Summary: Dan Pink’s “Drive” explores the roots of motivation, and can help in recruiting, retaining, and developing startup teams. E-mail. Tweet.
After my last post on evaluating startup personnel, I was referred to Daniel Pink’s book, Drive. Here, Pink explores the major factors that underlie our motivation, and applies them to the workplace context.
He asserts (with supporting research) that for basic, rudimentary tasks money can work as a motivator; however, when tasks get more complicated, requiring conceptual and creative thinking monetary incentives no longer work. That said, you need to pay people well enough to take the issue of money off the table…or said another way, a fair salary is “table stakes” for a highly functioning team.
Applying this to the startup context, makes enormous sense, as people who join those teams are motivated by something bigger, and their tasks are never “routine”. In Drive, Pink’s findings and suggestions are directly applicable to tangible mechanisms that can be used in a startup, or any other innovation management context.
The Three Factors of Motivation
In the video below, you’ll see a great visual, from RSAnimate, over a talk he gave. In it he describes the three major factors that lead to better performance & personal satisfaction:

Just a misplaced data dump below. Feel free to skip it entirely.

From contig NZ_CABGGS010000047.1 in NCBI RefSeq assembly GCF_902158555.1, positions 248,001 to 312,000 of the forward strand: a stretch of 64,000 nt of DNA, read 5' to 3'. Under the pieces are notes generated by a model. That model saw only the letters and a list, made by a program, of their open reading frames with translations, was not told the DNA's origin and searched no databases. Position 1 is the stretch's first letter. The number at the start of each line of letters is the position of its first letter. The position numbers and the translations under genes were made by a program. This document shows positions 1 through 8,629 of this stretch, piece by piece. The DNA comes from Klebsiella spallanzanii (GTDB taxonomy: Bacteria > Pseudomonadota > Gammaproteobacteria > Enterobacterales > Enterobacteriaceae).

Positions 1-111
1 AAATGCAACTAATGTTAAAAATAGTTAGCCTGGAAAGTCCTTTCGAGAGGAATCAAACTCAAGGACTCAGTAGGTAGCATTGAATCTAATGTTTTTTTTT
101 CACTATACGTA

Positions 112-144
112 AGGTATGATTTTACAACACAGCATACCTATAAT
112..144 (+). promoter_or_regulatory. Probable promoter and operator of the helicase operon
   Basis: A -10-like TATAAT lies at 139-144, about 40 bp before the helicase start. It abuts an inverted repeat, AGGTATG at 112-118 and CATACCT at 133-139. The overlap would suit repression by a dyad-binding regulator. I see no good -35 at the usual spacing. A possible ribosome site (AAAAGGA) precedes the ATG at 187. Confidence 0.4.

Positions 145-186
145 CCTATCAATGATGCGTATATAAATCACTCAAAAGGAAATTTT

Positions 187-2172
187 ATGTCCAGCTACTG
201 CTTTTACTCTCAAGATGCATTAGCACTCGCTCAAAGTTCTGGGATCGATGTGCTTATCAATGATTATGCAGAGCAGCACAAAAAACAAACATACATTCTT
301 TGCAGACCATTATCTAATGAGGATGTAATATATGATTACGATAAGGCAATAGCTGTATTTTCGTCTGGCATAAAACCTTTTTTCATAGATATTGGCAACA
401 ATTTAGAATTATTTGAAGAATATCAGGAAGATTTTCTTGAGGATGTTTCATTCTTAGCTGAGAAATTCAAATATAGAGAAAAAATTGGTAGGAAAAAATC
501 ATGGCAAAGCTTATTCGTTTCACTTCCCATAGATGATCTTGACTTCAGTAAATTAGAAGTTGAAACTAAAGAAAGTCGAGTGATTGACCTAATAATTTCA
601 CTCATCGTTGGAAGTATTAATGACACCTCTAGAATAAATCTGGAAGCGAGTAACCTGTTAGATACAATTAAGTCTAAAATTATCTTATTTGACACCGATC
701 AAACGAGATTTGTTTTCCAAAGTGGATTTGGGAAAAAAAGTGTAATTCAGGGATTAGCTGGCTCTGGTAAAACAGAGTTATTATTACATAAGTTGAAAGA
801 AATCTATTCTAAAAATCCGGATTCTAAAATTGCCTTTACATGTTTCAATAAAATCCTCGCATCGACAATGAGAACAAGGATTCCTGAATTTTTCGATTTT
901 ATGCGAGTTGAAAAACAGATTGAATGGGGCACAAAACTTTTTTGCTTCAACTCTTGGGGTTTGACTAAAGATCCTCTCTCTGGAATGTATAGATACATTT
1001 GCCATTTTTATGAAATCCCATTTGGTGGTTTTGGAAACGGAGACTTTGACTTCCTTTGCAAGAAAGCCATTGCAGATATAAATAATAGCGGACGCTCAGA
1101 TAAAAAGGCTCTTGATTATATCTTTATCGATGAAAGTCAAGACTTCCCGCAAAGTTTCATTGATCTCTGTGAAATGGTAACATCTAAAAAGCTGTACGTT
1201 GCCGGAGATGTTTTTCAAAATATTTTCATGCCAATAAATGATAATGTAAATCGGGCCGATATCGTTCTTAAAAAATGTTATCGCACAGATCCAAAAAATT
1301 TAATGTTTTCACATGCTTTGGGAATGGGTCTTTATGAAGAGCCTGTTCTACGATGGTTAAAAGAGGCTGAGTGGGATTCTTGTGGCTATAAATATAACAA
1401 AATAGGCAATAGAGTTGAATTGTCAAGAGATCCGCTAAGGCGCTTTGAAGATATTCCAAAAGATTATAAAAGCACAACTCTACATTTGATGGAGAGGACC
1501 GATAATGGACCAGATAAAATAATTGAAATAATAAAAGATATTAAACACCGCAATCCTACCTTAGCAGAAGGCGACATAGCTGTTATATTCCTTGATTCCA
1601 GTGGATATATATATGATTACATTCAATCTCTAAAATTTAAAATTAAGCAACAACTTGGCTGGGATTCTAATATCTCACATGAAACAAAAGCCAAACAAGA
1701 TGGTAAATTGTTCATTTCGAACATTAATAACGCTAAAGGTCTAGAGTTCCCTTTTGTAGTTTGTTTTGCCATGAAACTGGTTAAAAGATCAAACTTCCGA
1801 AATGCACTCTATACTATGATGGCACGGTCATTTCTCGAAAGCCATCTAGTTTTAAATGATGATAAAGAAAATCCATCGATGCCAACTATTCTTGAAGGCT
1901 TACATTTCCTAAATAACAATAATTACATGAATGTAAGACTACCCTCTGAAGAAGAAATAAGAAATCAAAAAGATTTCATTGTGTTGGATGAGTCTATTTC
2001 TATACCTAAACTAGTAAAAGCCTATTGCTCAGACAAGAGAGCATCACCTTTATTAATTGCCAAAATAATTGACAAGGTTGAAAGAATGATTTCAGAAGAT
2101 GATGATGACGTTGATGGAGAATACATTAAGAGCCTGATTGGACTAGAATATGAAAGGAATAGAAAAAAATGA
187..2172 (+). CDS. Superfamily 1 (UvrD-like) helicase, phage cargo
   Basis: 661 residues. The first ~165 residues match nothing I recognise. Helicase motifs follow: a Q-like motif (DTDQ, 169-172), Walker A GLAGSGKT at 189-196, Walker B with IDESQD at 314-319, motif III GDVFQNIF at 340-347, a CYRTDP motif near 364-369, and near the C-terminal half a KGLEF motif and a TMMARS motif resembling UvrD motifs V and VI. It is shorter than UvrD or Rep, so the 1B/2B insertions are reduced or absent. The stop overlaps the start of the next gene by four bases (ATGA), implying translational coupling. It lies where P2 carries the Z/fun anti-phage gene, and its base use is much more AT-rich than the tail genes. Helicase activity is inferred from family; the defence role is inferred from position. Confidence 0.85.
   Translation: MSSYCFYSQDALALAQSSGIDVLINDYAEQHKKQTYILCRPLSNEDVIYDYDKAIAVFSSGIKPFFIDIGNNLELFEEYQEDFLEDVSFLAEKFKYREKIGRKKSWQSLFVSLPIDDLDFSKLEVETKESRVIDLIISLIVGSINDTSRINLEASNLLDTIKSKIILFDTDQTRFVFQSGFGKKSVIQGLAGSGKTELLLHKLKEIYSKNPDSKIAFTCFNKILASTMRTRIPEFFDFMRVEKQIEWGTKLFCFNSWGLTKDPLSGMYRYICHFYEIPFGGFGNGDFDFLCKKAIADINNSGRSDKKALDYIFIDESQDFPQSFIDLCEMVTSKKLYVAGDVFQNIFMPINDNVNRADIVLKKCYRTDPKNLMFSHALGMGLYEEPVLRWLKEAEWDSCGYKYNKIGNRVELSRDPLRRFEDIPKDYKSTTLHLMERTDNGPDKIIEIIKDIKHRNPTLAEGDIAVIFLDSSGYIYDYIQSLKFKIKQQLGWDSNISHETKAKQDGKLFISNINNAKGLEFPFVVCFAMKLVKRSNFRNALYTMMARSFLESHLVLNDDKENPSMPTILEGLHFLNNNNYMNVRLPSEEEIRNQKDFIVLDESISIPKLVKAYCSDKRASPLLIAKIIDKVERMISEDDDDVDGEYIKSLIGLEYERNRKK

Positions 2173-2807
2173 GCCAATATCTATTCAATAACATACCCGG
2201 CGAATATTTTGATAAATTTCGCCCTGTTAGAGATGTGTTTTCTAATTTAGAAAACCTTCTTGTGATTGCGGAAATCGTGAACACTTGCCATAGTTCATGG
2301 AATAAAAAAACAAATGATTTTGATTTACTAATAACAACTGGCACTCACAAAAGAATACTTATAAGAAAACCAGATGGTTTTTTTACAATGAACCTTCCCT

- Autonomy: The desire to be self-directed
- Mastery: The urge to get better at stuff
- Purpose: Making a contribution to something larger than oneself
I’d add one more: “collaboration”
If I had to add one more element of motivation to Dan’s list, I’d add that of “collaboration”, or another word to represent the social aspect of working in a team. When we commit to one another, even in an informal and personal way there is more than just an internal factor to align us; we are now accountable to the people we work with on a daily basis. You can call this “social pressure”, if you want to view it negatively; however, I’d look at it as working with people that you connect to on a social and personal level and wanting to do right by them. Startups have legendary cultures of collaboration and this is no accident.
Keep up with Daniel Pink’s Work
I previously had a chance to read another of Pink’s books:
A Whole New Mind: Why Right-Brainers Will Rule the Future, which is also a great read. You can also keep up with him, as I do, on Twitter.
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